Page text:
close
close

Redlands Unified hires administrator to investigate sexual harassment claims, training reforms – Redlands Daily Facts

The Redlands Unified School District Board of Education on Tuesday, July 9, unanimously approved the hiring of Rudy Wilson, a longtime administrator at Desert Sands Unified School District in La Quinta, as the new deputy superintendent for compliance. Wilson’s hiring is consistent with a May agreement between the school district and the California Department of Justice that addresses how the district responds to complaints of sexual harassment and abuse. (Photo courtesy of Redlands Unified School District)

The Redlands Unified School District has approved the hiring of a new administrator who will be tasked with ensuring officials are doing everything they can to prevent incidents of sexual harassment and abuse that have become rampant in schools over the past two decades.

School board members on Tuesday, July 9, announced that Rudy Wilson — who previously worked for Desert Sands Unified School District in La Quinta — has been selected to serve as deputy superintendent of compliance. The board will approve Wilson’s employment contract at its next meeting on Aug. 6, according to the school district.

The decision comes six weeks after the California Department of Justice announced it had reached a settlement with the district over a conviction and conflict resolution following a 19-month civil rights investigation and that it would monitor the district’s handling of allegations and reports of sexual harassment and abuse for at least the next five years.

(John Valenzuela/Staff Photographer) Redlands Unified School District.

In a May 29 statement, Attorney General Rob Bonta said Redlands Unified “systematically violated laws designed to protect against and address complaints of sexual assault, harassment, and abuse,” including Title IX, the Child Abuse and Neglect Act and the Child Abuse Reporting Act, and sections of the California Education Code.

Under the terms of the district’s contract with the state, hiring an assistant director of compliance and sexual harassment was among a long list of provisions the district agreed to meet.

At Desert Sands Unified, Wilson served as senior director of human resources and also served as the district’s dispute resolution and compliance officer.

In a statement Wednesday, Redlands Unified Superintendent Juan Cabral said, “Dr. Wilson is an excellent addition to our team because he leads by example with high integrity.”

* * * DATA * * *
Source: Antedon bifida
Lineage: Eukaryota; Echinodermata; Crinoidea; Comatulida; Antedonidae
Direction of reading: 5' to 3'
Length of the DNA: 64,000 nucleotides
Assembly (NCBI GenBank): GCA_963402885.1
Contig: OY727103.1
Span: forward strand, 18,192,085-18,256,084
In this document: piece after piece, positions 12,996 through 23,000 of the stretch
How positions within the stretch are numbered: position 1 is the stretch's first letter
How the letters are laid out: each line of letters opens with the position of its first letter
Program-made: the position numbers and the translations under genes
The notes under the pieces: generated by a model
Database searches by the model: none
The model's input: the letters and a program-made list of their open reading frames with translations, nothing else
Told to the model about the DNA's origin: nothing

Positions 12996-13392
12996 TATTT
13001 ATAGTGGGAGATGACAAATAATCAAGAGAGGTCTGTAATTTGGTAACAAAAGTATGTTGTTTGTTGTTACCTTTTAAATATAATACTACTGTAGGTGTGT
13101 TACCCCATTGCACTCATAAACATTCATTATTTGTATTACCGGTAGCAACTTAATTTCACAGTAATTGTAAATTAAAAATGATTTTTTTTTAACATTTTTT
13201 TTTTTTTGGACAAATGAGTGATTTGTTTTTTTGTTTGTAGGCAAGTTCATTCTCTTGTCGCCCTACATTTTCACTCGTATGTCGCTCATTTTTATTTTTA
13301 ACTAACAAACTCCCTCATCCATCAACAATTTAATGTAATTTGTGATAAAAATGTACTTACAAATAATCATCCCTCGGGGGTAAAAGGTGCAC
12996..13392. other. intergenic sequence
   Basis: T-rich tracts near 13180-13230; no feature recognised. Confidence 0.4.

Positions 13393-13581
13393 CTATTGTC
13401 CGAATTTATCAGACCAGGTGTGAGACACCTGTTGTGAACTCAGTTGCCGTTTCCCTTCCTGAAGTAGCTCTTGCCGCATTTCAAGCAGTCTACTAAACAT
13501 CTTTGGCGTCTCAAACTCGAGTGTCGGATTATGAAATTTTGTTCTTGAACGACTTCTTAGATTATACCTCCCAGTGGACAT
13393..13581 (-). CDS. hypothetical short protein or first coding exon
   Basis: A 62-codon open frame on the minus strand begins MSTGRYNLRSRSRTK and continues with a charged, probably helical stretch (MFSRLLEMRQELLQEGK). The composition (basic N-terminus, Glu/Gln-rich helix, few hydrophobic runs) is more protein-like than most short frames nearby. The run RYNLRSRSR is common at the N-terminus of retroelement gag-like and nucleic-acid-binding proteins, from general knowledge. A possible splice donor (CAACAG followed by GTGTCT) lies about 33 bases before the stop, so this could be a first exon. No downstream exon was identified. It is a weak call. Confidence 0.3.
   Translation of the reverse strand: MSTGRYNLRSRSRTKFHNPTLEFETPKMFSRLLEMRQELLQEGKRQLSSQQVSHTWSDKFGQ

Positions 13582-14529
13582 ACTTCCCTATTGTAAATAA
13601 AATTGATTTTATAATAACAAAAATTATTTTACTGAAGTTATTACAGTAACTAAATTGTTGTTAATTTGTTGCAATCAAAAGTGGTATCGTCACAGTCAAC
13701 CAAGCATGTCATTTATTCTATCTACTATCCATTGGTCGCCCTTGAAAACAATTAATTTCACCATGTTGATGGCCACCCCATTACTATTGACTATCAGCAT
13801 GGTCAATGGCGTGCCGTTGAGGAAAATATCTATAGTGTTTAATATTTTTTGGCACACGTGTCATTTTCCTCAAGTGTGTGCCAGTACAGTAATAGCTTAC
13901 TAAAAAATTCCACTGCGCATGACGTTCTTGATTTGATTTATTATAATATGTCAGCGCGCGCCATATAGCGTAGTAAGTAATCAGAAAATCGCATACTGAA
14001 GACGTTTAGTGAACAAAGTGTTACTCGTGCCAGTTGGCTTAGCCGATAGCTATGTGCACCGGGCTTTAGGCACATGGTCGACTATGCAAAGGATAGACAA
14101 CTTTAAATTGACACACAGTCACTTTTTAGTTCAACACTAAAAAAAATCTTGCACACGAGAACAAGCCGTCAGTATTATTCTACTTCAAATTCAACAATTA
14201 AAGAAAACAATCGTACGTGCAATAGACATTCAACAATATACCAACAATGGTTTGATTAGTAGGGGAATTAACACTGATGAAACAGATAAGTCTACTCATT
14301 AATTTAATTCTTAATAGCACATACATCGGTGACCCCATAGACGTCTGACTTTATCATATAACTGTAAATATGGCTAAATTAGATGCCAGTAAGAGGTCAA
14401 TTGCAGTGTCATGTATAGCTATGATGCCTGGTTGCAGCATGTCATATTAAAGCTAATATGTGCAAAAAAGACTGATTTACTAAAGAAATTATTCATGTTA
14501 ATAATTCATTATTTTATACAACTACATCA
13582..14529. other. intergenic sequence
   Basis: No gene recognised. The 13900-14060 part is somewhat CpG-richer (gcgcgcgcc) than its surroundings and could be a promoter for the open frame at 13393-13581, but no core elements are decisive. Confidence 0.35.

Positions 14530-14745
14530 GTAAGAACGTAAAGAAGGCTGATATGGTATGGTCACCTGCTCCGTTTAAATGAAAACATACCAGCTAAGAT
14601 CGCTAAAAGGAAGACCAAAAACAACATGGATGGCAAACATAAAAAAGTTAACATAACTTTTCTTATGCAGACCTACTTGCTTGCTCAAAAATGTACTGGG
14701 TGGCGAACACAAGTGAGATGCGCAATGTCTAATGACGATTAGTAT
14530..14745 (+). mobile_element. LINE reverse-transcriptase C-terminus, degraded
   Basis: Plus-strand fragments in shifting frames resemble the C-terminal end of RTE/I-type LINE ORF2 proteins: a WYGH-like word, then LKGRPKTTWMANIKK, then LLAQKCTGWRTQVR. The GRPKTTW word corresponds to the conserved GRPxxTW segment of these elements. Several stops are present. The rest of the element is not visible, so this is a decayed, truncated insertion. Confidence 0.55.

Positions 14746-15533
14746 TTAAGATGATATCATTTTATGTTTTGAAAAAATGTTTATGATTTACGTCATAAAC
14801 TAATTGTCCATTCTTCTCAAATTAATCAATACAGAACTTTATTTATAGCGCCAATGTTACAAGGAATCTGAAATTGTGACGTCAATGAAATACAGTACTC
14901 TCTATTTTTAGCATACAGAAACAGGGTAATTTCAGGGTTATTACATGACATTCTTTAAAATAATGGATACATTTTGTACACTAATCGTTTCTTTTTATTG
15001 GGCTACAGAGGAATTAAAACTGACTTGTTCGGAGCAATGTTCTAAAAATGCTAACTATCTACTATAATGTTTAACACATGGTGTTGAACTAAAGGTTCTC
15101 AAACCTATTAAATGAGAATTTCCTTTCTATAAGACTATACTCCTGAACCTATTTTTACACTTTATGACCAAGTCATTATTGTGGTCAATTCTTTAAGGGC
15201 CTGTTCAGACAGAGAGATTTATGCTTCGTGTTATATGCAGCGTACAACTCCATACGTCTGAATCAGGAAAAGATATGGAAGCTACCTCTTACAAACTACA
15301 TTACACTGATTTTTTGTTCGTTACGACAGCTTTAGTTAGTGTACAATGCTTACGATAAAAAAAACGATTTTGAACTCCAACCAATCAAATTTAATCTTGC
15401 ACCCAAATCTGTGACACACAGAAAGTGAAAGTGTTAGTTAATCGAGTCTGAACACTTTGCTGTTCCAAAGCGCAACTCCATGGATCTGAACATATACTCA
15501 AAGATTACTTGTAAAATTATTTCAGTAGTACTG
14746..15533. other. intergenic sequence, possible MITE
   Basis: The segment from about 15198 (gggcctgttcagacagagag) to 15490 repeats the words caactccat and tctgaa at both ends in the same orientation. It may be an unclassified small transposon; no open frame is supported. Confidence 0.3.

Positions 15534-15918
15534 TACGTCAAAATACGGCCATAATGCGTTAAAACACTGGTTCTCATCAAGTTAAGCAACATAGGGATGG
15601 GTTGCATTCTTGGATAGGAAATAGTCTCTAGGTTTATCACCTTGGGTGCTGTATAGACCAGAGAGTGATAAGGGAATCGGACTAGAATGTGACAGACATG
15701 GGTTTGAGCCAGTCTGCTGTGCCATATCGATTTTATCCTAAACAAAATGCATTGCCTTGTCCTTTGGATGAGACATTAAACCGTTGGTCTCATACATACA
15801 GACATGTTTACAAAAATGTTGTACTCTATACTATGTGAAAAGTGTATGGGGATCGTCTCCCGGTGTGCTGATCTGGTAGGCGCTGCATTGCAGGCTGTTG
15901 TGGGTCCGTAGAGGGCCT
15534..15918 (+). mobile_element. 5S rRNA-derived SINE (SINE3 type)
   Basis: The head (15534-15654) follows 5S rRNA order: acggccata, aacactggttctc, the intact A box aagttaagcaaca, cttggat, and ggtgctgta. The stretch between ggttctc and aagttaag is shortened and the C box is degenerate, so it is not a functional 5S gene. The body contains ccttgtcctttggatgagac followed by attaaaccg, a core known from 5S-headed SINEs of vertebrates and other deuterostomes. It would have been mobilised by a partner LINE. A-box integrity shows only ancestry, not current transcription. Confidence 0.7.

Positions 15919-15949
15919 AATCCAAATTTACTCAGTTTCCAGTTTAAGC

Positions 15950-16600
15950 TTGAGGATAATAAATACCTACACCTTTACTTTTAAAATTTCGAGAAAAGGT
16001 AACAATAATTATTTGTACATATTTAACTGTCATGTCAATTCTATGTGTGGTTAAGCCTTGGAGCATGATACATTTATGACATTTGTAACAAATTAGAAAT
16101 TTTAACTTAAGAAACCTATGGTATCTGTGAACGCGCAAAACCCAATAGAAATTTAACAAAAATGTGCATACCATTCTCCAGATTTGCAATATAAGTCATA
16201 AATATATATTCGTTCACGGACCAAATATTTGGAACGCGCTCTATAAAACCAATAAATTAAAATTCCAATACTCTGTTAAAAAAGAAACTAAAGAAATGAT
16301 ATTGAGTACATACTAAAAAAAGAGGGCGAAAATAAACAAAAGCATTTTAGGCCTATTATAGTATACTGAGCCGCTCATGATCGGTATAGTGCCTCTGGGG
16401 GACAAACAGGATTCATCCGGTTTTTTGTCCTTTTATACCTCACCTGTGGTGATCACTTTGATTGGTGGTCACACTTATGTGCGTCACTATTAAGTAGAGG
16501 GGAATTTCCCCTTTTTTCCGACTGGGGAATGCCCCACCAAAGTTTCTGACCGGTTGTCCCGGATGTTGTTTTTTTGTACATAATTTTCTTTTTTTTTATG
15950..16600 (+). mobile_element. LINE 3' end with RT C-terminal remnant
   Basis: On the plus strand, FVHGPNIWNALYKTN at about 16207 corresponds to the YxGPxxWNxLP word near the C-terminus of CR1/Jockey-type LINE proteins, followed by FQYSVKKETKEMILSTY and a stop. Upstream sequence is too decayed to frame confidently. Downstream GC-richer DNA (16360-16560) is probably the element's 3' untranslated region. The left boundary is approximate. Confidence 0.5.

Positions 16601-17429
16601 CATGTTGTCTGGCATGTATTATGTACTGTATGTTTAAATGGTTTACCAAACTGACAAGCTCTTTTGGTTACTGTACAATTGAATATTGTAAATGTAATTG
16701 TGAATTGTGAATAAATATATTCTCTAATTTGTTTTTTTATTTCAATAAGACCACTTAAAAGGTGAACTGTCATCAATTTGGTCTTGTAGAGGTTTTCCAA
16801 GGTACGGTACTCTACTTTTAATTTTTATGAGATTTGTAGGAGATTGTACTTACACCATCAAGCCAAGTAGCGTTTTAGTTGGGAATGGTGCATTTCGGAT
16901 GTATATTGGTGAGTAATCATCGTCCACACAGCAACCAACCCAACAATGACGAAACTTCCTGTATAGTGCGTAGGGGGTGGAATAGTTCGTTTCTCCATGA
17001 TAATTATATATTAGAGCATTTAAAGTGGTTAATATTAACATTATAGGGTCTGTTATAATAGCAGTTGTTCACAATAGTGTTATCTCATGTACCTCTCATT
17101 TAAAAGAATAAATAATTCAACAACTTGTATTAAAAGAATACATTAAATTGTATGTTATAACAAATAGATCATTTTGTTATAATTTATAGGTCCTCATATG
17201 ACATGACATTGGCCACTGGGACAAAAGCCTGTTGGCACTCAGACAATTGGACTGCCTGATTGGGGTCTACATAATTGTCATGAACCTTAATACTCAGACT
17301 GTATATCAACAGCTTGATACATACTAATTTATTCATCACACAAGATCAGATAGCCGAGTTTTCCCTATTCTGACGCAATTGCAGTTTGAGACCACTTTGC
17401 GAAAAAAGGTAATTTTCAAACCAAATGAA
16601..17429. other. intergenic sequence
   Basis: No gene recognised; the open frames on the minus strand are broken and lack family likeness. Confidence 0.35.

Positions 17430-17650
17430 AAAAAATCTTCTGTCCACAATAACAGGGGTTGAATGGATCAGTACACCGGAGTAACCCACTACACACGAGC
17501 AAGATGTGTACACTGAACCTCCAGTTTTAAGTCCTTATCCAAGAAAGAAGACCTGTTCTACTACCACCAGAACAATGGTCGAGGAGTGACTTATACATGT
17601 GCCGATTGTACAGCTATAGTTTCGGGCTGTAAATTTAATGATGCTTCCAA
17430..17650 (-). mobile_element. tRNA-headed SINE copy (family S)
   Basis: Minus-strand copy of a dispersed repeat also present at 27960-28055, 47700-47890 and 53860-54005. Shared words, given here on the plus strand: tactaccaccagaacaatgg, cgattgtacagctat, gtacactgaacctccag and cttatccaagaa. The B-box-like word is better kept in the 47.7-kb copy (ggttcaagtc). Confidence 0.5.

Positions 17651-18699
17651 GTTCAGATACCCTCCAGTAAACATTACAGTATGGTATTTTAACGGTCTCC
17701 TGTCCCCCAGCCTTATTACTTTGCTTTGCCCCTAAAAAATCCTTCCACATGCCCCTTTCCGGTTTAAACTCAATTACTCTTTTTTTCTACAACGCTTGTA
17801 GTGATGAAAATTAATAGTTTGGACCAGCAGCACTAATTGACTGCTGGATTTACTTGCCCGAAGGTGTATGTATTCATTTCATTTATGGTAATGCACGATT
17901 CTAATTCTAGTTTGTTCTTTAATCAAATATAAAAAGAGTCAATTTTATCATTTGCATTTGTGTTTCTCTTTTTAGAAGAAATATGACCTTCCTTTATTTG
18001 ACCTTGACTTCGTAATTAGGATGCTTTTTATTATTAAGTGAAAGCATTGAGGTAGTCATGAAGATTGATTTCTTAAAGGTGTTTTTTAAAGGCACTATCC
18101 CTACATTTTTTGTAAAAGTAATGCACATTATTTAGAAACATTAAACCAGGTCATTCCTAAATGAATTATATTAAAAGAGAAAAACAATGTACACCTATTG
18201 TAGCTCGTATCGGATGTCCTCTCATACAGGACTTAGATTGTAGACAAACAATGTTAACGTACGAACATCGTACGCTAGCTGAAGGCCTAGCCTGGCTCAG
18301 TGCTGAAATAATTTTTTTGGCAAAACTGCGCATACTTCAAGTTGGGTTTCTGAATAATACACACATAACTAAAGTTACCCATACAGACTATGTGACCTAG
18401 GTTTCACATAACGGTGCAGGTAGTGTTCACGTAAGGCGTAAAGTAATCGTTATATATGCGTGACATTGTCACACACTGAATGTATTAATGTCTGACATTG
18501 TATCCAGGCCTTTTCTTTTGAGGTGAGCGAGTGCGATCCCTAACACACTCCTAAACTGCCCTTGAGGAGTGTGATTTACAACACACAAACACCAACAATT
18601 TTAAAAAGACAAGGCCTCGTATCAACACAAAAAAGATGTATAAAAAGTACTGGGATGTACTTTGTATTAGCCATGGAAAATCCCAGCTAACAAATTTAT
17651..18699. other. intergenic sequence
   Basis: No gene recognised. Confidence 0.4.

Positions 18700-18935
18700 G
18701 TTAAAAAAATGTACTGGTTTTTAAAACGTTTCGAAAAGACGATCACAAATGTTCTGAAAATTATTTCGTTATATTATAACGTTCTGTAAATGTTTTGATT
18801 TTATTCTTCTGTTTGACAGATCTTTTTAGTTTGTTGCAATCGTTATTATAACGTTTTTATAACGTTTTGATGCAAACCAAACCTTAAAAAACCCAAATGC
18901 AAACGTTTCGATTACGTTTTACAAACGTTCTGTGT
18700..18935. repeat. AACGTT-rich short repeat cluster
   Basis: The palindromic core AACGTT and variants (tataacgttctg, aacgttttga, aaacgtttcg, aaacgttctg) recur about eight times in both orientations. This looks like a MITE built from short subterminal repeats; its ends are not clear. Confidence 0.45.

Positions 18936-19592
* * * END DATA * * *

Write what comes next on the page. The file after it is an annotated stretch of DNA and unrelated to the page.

School Board Chairman Alex Vara said Wilson’s “extensive experience in education administration, particularly in compliance procedures and problem-solving, makes him uniquely qualified to serve in this critical role.”

“Our commitment to increasing compliance efforts and ensuring a safe, equitable learning environment for all students remains unwavering,” Vara said in a statement.

Vara said Wilson’s planned start date is July 22, but that date has not been confirmed. He said Wilson has worked in various administrative positions at Desert Sands Unified for the past 11 years.

Wilson will oversee district-wide compliance efforts, conduct administrative investigations, and provide training on model compliance procedures. He will also serve as a key liaison to district staff, school sites, parents, and community members.

The Justice Department’s actions in May followed an April announcement by the U.S. Department of Education’s Office for Civil Rights that the district had reached a settlement agreement to address concerns about the district’s failure to adequately respond to reports of sexual misconduct involving students, including by employees.

In 74% of the 35 incidents of complaints of sexual assault or harassment against students that OCR reviewed between 2017 and 2020, Redlands Unified did not provide any evidence that the district took actions required by Title IX to “address the effects of the harassing behavior on the students targeted, as needed, and prevent the harassment from recurring,” according to a 20-page letter from OCR to the district.

Title IX was enacted in 1972 to protect individuals from discrimination on the basis of sex in educational programs or activities receiving federal financial assistance.

Although Redlands Unified did not admit to any Title IX violations, it agreed, among other things, to ensure compliance through its Title IX coordinator and, as necessary, to revise its Title IX policies and procedures.

The federal and state probes followed a Southern California News Group investigation that began in 2018 and lasted more than two years. It revealed that Redlands Unified for decades often failed to report teachers and other staff accused of grooming and sexually abusing students. The SCNG investigation found that in some cases, school district officials thwarted police investigations into sexual abuse.

Since 2016, Redlands Unified has paid more than $45.5 million to settle lawsuits alleging sexual harassment of students by former district teachers. The district has settled at least 17 such lawsuits, according to Morgan Stewart, with the Irvine law firm Manly, Stewart & Finaldi, which represented the former students.

Stewart said in an email Wednesday that his firm still has nine pending sexual harassment lawsuits against the district. And while he welcomed Wilson’s hiring, Stewart said the district has been evasive in the lawsuit and unwilling to turn over requested documents.